CHRIS HEDGES: It was a good week. Yes. I mean, I find what’s happening terrifying, truly frightening. And when you look closely at all of the documents that were purportedly given to WikiLeaks by Bradley Manning and published through Assange, none of them were top-secret. I mean, as a former investigative reporter for The New York Times, it was my job to go and find out often top-secret information. And that’s why I can’t understand the inability of the traditional press to grasp that we are now in the last moments of an effort to, in essence, effectively extinguish press freedom. And if you—I mean, AP is an—like The New York Times, an amazingly cautious organization, but read the comments. I mean, they get it, internally. But, unfortunately, you know, they have divided us against ourselves, and—and this is—you know, what we’ve undergone, as John Ralston says and as I’ve said many times, a kind of corporate coup d’état.

What we are seeing is a system put into place where it’s all propaganda. And anybody who challenges—I mean, look, this constant reference to a shield law is absurd, because they just violated the shield law by not going to court and informing AP of a subpoena but doing it secretly. So, I mean, you’ve got to hand it to the Obama administration. They’re far more clever than their predecessors in the Bush administration, but they’re carrying out exactly the same policy of snuffing out our most basic civil liberties and our most important press freedoms. And that’s because they know what’s coming, and they are going to legally put in a place by which any challenge to the centers of corporate power become ineffectual or impossible.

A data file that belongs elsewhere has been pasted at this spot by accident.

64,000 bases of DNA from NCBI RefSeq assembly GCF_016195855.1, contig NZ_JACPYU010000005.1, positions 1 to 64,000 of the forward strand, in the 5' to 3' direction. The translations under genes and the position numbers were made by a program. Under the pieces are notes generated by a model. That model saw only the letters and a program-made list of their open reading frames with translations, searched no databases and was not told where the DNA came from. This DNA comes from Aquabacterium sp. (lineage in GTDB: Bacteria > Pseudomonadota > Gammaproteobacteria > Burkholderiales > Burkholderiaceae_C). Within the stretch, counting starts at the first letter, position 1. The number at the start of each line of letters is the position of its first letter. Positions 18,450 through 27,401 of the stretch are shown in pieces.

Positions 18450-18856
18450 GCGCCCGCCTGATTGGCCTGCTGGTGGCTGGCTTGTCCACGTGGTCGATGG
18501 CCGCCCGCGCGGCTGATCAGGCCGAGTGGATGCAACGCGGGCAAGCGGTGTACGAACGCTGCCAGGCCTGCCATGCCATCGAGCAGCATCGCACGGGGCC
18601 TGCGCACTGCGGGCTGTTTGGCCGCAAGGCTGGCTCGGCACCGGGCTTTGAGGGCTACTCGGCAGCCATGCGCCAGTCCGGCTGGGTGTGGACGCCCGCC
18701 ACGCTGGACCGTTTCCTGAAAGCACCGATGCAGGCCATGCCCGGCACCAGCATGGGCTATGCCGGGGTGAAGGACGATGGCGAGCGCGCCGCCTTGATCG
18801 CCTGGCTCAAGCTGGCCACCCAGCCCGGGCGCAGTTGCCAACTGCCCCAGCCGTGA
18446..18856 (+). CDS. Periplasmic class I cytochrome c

NERMEEN SHAIKH: But how do you think this is already impacting the work of journalists?

CHRIS HEDGES: Well, talk to any investigative journalist who must investigate the government, and they will tell you that there is a deep freeze. People are terrified of speaking, because they’re terrified of going to jail. And Kiriakou is now sitting for 30 months in a prison in Pennsylvania. So—

AMY GOODMAN: And Kiriakou is?

CHRIS HEDGES: That’s the former CIA official who purportedly gave information to The New York Times. And, you know, they’ve subpoenaed Risen’s records, both for his book and—

AMY GOODMAN: James Risen of The New York Times.

CHRIS HEDGES: Right, of the Times. I mean, so, it is—

AMY GOODMAN: For reporting on warrantless wiretapping.

CHRIS HEDGES: Exactly. And—

AMY GOODMAN: Which they held onto, a story they held onto for more than a year and that took the—

CHRIS HEDGES: Well, that gets into the cowardice of The New York Times, but that’s another show. Yeah, it was about to come out in the book, and then the _Times_’ Bill Keller ran it, because—but they had held it. And so, yeah, I think we’re in a very, very frightening moment.